The Times loses two-thirds of readers

Man_reading_newspaperThe Times newspaper's paywall has been scrutinised like no other website lately. Most are willing it to fail, mainly because they think Rupert Murdoch is a dead-eyed bastard of a human who should be flogged.

Those people will no doubt thrill at the fact that his paper has lost two‑thirds of their audience following the advent of a paywall. Data from Experian Hitwise showed that in the week following the introduction of the paywall, visits to the paper fell to 33% of its pre-registration numbers.

Of course, this is a sharp drop-off in readers but not nearly as steep as many had predicted (or hoped).

However, what The Times has lost in numbers, it has gained in coins. Obviously, it is still early days (the paywall is only weeks old), but really, you can't knock the fact that the site has lost a load of people who didn't generate money for the paper for a small pocket of people that do.

The real test for the Times will be when Murdoch lifts the introductory rates (£1 for the first 30 days) which will see users asked to pay £1 per day or £2 for a week. There is already a paywall around the Wall Street Journal online, but it is obvious that readers are more keen to pay for that specialist content which isn't really offered elsewhere.

The Guardian reports that the biggest drop in readers came in the five weeks ahead of the paywall going up, when visitors were asked to register their details which saw The Times losing 58% of their online readers.

For the time being though, the news for The Times isn't as bleak as imagined, which will no doubt encourage other newspapers to toy with the idea of a paywall. Just don't tell them all that blogs will sign up to the sites and reproduce all the content on free blogs such as this one.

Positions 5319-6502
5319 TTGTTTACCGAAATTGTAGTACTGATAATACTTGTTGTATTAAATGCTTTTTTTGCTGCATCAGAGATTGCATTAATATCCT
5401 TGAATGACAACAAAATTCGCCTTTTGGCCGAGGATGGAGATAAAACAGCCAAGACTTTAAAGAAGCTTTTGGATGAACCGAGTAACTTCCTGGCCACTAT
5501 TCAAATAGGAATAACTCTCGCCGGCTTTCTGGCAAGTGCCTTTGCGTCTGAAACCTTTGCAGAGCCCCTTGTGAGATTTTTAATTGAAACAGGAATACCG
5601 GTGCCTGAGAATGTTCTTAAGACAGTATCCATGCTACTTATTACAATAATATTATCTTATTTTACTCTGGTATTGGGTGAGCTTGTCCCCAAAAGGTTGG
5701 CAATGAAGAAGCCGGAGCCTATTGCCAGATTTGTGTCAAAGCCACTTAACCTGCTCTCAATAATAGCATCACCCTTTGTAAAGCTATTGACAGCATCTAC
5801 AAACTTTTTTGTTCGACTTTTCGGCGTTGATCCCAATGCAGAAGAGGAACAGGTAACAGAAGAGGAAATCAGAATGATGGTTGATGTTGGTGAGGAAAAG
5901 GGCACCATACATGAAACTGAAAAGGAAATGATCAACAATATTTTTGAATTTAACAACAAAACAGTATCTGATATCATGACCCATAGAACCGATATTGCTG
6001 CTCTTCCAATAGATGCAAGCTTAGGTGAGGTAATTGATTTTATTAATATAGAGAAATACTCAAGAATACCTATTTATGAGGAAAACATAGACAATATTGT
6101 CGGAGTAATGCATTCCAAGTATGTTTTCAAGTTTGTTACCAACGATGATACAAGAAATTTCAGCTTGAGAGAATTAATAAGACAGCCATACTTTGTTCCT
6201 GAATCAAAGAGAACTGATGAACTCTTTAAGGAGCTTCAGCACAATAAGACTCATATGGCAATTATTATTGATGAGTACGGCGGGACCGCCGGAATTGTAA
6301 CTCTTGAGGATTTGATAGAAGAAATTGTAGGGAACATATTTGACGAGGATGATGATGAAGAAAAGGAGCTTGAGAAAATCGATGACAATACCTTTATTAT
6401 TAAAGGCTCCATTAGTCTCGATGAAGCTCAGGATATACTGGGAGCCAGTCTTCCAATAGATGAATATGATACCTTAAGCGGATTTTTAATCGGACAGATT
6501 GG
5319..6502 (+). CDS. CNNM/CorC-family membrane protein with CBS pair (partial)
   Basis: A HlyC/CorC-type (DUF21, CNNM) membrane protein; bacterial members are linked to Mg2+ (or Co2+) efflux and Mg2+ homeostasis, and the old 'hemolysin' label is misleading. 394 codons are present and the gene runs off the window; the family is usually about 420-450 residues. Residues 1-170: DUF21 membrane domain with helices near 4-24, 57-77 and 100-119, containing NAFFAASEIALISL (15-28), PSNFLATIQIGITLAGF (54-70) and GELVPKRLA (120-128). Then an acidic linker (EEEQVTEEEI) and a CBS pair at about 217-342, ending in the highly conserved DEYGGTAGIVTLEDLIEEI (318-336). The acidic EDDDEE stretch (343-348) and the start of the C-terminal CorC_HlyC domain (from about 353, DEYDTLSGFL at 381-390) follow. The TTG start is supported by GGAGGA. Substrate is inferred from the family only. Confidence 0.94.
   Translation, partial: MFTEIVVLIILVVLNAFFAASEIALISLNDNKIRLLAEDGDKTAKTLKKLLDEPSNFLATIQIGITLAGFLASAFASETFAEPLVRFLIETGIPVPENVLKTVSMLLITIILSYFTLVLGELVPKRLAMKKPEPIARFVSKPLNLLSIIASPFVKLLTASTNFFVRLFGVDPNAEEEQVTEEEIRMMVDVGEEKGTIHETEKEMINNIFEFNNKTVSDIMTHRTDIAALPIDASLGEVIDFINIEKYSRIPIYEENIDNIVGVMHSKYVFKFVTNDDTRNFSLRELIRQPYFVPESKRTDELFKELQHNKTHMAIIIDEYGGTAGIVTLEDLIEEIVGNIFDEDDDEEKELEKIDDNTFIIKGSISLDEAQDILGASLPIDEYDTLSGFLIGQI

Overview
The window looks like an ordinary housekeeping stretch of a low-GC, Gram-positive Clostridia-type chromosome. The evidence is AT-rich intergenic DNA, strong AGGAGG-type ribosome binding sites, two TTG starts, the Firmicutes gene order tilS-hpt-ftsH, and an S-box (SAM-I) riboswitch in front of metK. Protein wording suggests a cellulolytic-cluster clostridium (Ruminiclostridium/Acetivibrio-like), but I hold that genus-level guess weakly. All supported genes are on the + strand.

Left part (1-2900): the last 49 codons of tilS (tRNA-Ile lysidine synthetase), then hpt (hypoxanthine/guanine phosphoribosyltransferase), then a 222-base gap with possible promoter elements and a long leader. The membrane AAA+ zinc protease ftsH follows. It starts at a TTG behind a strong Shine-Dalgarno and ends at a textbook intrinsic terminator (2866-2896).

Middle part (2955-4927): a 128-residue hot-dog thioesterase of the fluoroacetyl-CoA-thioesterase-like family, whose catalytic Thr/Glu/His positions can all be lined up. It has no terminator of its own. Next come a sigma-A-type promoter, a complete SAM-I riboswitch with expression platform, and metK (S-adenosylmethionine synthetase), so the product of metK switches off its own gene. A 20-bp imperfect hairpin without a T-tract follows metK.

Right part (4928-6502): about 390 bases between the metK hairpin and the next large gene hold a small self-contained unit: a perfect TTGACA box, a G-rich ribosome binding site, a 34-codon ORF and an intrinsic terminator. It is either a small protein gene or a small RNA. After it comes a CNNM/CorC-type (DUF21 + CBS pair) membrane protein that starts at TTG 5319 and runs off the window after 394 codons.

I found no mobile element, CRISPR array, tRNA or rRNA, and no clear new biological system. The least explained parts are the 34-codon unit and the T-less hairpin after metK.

• Whois S.
    The real test will be in a few weeks when the people who are trying the waters decide that it is not worth the money. No point in looking at it now.
  • BobF
    Would be more interesting to know if they just stopped reading it or actually went somewhere else instead.
  • speedski
    BobF Its the interwebs - what do you think?
  • Tim
    According to some reports, all they've got are 15,000 subscribers. That's £15k for a month. Not a very good return especially as not all of those are going to convert into the £1 daily. Frankly £1 a day is way too much even for a printed paper. Not that I buy printed papers, and nor am I remotely interested in this kind of pay model for online news. I'm happy with ad funded or via the BBC (slightly biased though it is, but aren't they all?)... or twitter news!

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